In studying beauty within the writings of C.S. Lewis I get the distinct feeling he would be repulsed by the activity. He disdained literary theory and would rather folks let the object d’ art speak for itself. Looking under the literary and theological hood, as it were, for a beauty schema within his corpus seems like grounds for banishment from Narnia itself.
My trepidation for fumbling into the Lewis corpus on a covert mission notwithstanding, I offer this observation from my search for Lewis’s beauty schema, his dialectic for communicating an apologetic unawares.
Lewis uses beauty as a language—as a way of communicating something nearly impossible to describe: God. Human language is spoken and written, and as such is a method for communication. It is also a style, a way to communicate in which others may understand clearly.
Lewis employs beauty both as a communication method and style. “For Lewis, ideas and words are not something one only looks at, they are the tools for looking at everything else.” His method developed from his encounter with a currant bush as a young boy and then through his encounter with Arthur Rackham’s illustration of the Rhine-maidens begging Siegfried to return the ring of power, a picture found in Margaret Armour’s translation of Wagner’s libretti of The Ring. His early encounters with beauty painted his theological lens even pre-conversion.
But Lewis’s language of beauty does not end with his boyhood encounters that manifest themselves into his writing. It expands into Sehnsucht, the German compound word that means “intense longing” (das Sehen) or “desire” or “nostalgia” coupled with “addiction” (die Sucht).
“Sehen” and “Sucht,” however, do not have a truly accurate English translation and find their meaning in emotional concepts such as “alienation.” So, carved into Lewis’s Sehnsucht we find a reconciliatory angle that dripped from much of Lewis’s work—a longing for his true home, as it were.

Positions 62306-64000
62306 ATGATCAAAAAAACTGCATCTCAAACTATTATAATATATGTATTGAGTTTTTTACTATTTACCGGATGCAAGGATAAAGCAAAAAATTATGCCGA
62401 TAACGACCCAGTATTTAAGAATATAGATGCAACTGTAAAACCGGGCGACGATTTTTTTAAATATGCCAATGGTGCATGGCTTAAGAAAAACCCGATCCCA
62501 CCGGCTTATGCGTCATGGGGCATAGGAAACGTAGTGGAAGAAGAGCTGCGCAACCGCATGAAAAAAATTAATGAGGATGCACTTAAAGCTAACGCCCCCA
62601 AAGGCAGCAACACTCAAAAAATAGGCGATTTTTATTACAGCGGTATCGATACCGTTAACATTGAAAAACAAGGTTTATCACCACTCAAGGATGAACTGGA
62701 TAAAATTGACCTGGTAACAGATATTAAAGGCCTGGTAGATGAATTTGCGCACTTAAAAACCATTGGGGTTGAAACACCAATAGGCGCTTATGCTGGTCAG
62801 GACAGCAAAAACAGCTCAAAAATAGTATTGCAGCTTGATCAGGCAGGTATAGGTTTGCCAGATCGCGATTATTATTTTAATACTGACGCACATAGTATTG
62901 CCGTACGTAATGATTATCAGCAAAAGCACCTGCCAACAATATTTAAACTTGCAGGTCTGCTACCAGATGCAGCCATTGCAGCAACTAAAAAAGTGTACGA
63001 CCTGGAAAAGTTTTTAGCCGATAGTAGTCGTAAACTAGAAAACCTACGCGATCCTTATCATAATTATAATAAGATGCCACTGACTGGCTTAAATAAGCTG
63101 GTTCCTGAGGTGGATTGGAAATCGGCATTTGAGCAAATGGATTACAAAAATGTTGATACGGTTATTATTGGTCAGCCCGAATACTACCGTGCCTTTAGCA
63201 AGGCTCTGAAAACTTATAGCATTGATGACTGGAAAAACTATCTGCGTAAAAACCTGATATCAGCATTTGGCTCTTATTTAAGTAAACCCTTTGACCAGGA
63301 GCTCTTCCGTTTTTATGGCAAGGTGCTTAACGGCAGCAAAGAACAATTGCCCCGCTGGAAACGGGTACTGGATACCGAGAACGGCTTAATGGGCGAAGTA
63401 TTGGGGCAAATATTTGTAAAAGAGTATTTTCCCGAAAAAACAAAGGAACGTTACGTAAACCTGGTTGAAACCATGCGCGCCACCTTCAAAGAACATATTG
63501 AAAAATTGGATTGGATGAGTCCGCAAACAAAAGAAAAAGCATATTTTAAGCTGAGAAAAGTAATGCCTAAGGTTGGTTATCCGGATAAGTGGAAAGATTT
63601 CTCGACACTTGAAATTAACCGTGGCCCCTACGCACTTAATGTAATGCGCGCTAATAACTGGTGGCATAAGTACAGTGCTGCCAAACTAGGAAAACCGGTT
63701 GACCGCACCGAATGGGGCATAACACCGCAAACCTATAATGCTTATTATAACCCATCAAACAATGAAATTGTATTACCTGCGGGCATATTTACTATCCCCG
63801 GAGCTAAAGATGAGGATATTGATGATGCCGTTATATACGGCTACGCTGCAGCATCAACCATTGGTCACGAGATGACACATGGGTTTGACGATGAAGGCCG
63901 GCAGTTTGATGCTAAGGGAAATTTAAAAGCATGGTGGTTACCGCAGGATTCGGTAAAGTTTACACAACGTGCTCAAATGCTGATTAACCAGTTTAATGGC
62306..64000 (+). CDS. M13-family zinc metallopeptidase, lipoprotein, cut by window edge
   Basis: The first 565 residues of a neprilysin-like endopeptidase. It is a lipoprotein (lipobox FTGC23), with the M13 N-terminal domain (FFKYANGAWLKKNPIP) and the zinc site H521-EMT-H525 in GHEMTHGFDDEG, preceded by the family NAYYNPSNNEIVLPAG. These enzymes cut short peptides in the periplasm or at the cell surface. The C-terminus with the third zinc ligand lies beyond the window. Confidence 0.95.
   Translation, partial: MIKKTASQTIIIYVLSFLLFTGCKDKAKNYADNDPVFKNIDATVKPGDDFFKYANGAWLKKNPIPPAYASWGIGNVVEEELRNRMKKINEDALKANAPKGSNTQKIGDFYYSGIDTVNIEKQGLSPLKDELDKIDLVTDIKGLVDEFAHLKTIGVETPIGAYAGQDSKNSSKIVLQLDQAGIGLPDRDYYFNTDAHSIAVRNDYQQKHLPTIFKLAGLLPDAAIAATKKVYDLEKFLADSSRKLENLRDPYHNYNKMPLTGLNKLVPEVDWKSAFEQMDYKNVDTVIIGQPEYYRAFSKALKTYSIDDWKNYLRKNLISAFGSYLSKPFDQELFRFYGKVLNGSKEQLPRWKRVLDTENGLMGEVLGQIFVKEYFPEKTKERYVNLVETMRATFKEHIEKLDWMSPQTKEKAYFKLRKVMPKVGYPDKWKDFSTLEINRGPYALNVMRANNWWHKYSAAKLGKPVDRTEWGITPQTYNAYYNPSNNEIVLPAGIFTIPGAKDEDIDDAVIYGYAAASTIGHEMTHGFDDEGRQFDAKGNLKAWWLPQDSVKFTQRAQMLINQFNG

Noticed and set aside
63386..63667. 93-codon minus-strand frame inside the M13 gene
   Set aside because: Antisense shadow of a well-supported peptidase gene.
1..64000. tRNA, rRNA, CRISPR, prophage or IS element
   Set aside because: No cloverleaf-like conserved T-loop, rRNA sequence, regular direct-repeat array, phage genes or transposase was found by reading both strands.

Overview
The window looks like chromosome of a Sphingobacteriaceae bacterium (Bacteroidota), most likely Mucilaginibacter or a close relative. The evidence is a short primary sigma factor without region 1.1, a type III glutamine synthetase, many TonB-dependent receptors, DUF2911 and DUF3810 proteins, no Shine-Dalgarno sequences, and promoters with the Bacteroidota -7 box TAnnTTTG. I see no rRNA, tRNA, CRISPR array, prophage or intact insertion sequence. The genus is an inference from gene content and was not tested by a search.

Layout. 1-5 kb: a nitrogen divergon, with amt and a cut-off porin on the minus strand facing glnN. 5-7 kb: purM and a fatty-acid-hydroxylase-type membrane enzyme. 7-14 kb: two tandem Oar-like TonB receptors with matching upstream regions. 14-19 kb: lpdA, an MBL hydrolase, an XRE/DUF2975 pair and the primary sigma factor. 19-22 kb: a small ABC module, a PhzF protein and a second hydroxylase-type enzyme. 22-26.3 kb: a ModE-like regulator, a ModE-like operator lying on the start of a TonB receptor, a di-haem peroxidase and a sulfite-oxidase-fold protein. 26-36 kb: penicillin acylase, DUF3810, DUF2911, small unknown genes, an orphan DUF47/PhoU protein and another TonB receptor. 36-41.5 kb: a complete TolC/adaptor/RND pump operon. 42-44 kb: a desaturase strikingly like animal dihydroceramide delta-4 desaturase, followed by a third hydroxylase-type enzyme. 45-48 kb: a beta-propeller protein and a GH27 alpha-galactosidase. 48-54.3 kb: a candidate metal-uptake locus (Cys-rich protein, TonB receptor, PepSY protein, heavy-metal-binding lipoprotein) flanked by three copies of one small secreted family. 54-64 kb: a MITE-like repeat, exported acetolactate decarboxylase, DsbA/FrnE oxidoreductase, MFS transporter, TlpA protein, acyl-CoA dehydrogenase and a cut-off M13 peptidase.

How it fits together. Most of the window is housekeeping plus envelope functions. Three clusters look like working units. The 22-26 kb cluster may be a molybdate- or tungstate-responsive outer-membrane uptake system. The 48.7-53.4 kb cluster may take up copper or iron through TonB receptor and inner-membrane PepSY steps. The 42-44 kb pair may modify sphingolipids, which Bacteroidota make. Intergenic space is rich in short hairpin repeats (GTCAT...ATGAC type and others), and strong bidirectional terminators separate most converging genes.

Sehnsucht is far more than a simple element of Lewis’s literary development. It is the impetus for his spiritual pilgrimage and provides important insight into his romantic vision of Christianity.
Sehnsucht is also a significant result of the so-called “aesthetic experience” (a phrasing Lewis would not appreciate me using, I think) in general and, according to G. Gabrielle Starr of New York University, “works to produce new value in what we see and what we feel.” We encounter a beautiful object d’art, or person, or experience and are compelled to possess it, to climb inside of it because it touches our core consciousness, our very essence.
Lewis’s language of beauty extends, then, toward the object of desire. Lewis called this Joy: “There was no doubt that Joy was a desire. … But a desire is turned not to itself but to its object.” Joy was the object, for Lewis, that made his desire desirable.
Finally, Lewis’s language of beauty possesses a quiddity of style: numinous and “Northernness.” Michael Ward has reminded us about “The Kappa Element in Romance,” a paper Lewis read at an Oxford literary society, in which he suggests the most valuable element of stories are their atmosphere.
It is helpful to think of Numinous and Northernness as the atmosphere created by paint on a canvass. It is the unsafeness of Aslan, the apocalyptic feel in That Hideous Strength, it is Orual’s breath letting her into terror, joy, and overpowering sweetness as the god approached.